DHFL shares have risen in the last two trading sessions, reversing a large part of the loss on Monday following the company’s weak quarterly results and dismal business outlook.
DHFL shares have risen in the last two trading sessions, reversing a large part of the loss on Monday following the company’s weak quarterly results and dismal business outlook. But investors must not fall into the lure of buying DHFL shares only going by this rise in the stock price, said most of the analysts interviewed by Financial Express Online. The company is positive it will come out of the financial quagmire it is currently embroiled in, but analysts seem wary about DHFL’s claims in view of its bad fundamentals.
Most analysts are advising existing investors to exit from DHFL and cautioning new investors to stay from the stock as they will only lose their hard-earned money. DHFL shares plunged sharply on Monday after the company made its much-delayed Jan-Mar results public on 13 July 2019. DHFL’s shares plummeted 31 per cent on Monday, but have recovered since then. However, the shares are still 17 per cent lower at Rs 56.20 per share from Friday’s close.
Business is bad
The debt-laden housing finance company posted a net loss of Rs 2,223 crore for the Jan-Mar quarter. The company in a regulatory filing said it had defaulted on the interest payments due on two non-convertible debentures. DHFL said Saturday it is in an advanced stage of submitting its resolution process under the inter-creditor agreement as entered into by banks which will examine and firm up the terms of the resolution process by July 25, 2019, and make it operational before September 25, 2019. It cautioned investors about its inability to raise funds following rating downgrades. It said its business has been brought to a standstill with there being minimal or virtually no disbursements, which may raise a significant doubt on its ability to continue as a going concern.
Get out while you still can
There might be some speculative upside movement of 5-10% in the DHFL stock and the existing investors should use this as an opportunity to completely exit the stock, according to Gemstone Equity Research & Advisory Services’ Consultant Technical Analyst Milan Vaishnav.
“Waiting for the company to come out with a resolution plan would be blind speculation considering wrongdoing in the company. We can’t expect the valuation to scale up to 200-300 level like couple of months back. Waiting for it wouldn’t do any good for the investors. So, there can wait a bit for the upside to use to exit from the stock. This is not a stock to be owned by any new investors and they should be away from it unless they are looking from some speculative upside. I don’t see any structural upside in the stock which is only possible after a couple of stable quarters,” Milan Vaishnav told Financial Express Online.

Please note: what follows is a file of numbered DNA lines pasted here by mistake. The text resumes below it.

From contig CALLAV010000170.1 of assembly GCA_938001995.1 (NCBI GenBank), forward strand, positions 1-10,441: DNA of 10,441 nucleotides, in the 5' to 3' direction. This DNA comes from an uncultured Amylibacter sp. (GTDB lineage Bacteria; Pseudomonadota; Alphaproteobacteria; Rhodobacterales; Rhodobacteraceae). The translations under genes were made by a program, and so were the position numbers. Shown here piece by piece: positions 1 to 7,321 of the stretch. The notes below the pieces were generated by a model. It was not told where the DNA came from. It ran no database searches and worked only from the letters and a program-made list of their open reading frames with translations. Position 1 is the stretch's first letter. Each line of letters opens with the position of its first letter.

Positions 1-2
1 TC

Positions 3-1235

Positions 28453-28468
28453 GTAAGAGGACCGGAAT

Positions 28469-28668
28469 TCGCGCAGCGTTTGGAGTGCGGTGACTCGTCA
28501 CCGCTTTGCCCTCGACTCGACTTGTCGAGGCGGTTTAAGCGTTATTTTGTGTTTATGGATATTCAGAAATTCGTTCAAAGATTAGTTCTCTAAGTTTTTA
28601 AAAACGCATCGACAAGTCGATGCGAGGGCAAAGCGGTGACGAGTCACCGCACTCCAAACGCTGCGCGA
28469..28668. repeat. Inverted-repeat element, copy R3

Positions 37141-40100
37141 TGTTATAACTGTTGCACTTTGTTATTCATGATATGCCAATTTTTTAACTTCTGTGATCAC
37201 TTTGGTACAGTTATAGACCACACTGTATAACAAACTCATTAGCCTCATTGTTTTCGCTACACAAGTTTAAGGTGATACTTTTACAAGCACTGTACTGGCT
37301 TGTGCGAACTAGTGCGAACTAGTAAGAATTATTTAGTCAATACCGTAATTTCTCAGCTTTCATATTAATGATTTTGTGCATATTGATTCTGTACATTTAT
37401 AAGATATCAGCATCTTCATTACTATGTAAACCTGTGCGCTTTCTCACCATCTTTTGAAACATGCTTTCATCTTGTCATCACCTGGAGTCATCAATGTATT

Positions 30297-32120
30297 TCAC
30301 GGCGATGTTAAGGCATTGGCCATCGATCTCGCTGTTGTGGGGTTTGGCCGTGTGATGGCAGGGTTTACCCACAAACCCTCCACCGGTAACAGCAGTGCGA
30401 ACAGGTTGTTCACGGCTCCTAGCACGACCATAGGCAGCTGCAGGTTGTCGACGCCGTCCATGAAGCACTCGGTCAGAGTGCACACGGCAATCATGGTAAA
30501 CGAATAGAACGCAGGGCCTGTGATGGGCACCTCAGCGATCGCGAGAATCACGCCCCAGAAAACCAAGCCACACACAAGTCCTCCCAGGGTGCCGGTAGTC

Wait for clarity
The existing investors need to wait till the DHFL comes out with a new resolution. They have a huge retail book but the problem is with the wholesale book of DHFL and the risk is also there. DHFL is in talks with some investors. Unless there is some clarity, it is difficult to say what to do and what not to do. The new investors should completely stay from the stock as it is a very risky stock, another analyst told Financial Express Online.
But there may be good news ahead
Most of the bad news has already been priced in, according to Sanjiv Bhasin, EVP-Markets & Corporate Affairs, IIFL. DHFL has guided that it is looking to sell the stake and monetise the rest of the assets. The company is looking for some time period. According to DHFL, by the end of this month, it should be through with equity infusion by capital and it will be able to reconcile or roll over the debts with the lenders, Sanjiv Bhasin told Financial Express Online.
“Our call is most of the bad news is in the price now. If you are in it, then stay there, you may see good times by the end of the year or by early March 2020. In the meantime, if anybody is not there it is better to be in a more strong financial name like SBI, ICICI and IndusInd Bank,” Sanjiv Bhasin said.
When asked about the bondholders, Bhasin said they may get some money but there will be a haircut for sure. The government has given Rs 1 lakh crore window to help the NBFCs where the assets are stuck. I think macros are slowly improving and the crisis is about to end. It needs to be seen, how fast the assets can be sold to clear the debt.